A city is not much different from a human being in that it is not easy to tell a person's true personality at first glance.Therefore, people who stop by a place just for sightseeing will have a hard time getting a sense of its true character.To do so, visitors must delve deeper into the different walks of life of the locals, from the widest avenues to the narrowest alleys.A superficial glance will not reveal much, at least all the nuances of ideas, beliefs, aspirations and desires in the heart of a society.
I call Saigon home.I make a living here.I observe and I make choices.I know there's a pothole on the corner near where I live that I should avoid whenever it rains.I know that I should close the windows at night to protect my ears from karaoke and shield my apartment from the smoke coming from the charcoal stove where the pork is grilled across the street.
Nick notices different things and tells it to the world.Describing Dong Khoi Street in the city centre, he said it illustrates the "scale of change" took place.
"Art deco and modernist buildings of the early 20th century declined during the Vietnam War, but the area experienced a late revival with boutiques by Gucci, Dior and and Louis Vuitton..."and the highlight of the Saigon River these days is" a splendid showroom with a bright yellow Lamborghini Huracán and 3 different Bentley models..."and finally," The historic center is increasingly brimming with generic architecture that could be anywhere in Asia."
Given the worldwide readership that the The Guardian enjoys, Nick’s piece would have been read by many, and it is, a damning indictment of sorts, the saving grace being the friendly, hospitable people of the city.
This savings has a high value.It is an indirect tourism service that creates lasting impressions in the minds of tourists.It compensates for defects in other respects.Visitors' good impression of the cultural identity, customs and behavior of the local people in a place is a particularly valuable product in the tourism industry.It is a product that fulfills an "intangible" need. visitors such as learning and deepening understanding of new cultures and cultural exchanges.More than 90% of a person's spending decisions come from the hypothalamus of the brain, which also determines people's emotions.
It is not difficult to find foreign articles praising Vietnamese people as the strength of the country's tourism industry.Over the years, Vietnam has been consistently featured in the list of the friendliest countries in the world, endorsed by international sites such as American Hubpages and InterNations.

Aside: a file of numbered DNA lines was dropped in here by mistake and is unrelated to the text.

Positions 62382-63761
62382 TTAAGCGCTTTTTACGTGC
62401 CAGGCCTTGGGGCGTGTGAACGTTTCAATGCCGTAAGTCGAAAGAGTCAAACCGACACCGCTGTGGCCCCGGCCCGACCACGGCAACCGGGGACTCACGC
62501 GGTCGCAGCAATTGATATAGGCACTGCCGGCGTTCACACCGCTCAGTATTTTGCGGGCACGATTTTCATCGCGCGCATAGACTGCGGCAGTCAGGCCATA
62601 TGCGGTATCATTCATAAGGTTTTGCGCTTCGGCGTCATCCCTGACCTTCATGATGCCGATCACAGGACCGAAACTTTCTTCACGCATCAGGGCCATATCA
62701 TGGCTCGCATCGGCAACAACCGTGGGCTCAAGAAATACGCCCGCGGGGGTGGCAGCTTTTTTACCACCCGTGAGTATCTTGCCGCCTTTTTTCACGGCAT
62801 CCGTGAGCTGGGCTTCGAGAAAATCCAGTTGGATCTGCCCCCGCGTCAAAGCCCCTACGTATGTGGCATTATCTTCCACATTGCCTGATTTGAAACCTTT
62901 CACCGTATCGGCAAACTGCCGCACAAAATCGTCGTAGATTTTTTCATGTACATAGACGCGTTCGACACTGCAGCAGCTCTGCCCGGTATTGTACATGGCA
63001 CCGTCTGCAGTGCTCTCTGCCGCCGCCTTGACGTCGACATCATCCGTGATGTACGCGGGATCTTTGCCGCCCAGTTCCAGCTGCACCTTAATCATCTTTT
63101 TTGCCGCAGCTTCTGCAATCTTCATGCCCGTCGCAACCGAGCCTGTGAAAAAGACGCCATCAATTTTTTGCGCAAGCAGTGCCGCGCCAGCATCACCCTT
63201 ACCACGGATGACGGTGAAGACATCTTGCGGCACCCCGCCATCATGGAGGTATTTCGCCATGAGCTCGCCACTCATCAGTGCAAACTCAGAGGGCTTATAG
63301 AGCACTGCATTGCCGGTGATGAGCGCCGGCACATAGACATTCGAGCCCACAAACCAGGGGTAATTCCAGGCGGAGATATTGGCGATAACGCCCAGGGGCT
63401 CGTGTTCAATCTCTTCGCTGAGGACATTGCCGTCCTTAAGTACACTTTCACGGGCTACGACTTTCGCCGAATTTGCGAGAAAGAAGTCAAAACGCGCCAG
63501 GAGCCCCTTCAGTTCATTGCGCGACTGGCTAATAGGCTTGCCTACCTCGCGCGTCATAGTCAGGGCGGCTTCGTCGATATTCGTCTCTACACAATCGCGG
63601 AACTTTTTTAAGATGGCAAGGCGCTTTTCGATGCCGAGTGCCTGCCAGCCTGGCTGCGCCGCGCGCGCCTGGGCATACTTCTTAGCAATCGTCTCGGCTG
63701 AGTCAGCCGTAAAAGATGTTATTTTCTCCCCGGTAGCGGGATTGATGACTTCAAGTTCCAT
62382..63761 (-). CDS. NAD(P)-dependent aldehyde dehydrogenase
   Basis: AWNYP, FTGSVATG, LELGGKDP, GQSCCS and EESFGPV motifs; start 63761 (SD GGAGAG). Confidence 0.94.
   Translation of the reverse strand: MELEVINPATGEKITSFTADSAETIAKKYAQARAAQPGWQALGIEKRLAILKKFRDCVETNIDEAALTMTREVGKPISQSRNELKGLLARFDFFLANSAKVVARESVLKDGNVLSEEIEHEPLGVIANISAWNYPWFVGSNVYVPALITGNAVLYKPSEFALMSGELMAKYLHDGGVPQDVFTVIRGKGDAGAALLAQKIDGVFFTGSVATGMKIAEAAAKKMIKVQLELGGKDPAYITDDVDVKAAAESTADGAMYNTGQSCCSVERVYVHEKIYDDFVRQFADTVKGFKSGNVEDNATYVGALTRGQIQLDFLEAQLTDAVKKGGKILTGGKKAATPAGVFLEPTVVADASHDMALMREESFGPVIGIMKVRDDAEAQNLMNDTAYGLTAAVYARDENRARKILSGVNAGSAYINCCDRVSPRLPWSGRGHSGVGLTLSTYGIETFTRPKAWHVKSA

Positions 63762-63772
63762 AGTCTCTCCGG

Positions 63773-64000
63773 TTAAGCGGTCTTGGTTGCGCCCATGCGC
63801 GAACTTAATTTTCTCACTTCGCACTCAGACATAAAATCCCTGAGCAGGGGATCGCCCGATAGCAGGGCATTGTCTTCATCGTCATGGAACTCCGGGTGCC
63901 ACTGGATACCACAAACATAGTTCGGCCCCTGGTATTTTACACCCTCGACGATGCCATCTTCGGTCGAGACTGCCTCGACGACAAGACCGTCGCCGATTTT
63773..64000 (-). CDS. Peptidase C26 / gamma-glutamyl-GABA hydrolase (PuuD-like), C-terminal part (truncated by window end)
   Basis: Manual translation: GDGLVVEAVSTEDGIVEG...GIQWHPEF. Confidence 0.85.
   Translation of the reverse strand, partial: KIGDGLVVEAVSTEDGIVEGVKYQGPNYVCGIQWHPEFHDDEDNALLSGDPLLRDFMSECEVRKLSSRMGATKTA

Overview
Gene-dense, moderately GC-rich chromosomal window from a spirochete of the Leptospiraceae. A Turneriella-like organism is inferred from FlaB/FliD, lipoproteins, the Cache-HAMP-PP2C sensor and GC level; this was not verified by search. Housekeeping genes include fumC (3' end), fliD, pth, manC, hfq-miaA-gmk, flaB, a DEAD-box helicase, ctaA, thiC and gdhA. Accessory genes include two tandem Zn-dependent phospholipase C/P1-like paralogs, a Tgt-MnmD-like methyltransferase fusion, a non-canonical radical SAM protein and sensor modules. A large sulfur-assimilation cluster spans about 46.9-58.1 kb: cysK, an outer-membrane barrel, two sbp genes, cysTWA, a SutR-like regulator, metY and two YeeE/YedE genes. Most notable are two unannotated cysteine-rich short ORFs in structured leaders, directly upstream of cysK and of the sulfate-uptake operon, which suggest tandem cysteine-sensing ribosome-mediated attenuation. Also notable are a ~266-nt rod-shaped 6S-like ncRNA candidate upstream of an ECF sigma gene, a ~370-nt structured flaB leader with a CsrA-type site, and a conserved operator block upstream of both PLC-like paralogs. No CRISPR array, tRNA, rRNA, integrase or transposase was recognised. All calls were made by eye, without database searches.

At the same time, it is not difficult to realize that the locality, which is a tourism resource, is not included in any development master plan of the industry.Of course, it is not easy to include an intangible element in such plans, but recognizing that it has a very important, tangible impact requires the attention of policymakers, businesses. and other interested parties.
Ironically, in an age of blurring globalization, the need for nations to define their own identities is more important than ever.Reports have detailed how languages and other cultural features are disappearing in many parts of the world, and the homogeneity of urban landscapes is only the most visible symptom of "modernity". erode national identity and international diversity.
In Vietnam, despite the tourism boom in recent years, agencies repeatedly point out that we have a low rate of return visitors.The similarity of our urban landscape will only exacerbate this problem.Why should anyone come here when they can go elsewhere for the same sights and even sounds? The answer is not only that we care more about preserving our cultural features in all aspects - architecture, cultural artifacts, traditional everyday items we have used for a long time, our musical traditions, etc., but we also find ways to keep our lifestyle intact.
For example, Southerners in our country (including Saigon people) have their characteristic hospitality and openness, it is difficult to know if this will withstand the onslaught of modernity and survival battles after that or not. Can we find a way to preserve these characteristics that can stand out despite the uniformity of air-conditioners and concrete, glass and steel buildings?
That's the question: Can we preserve the intangible to reap its tangible benefits?
*Hong Phuc is a journalist at VnExpress.The opinions expressed are personal.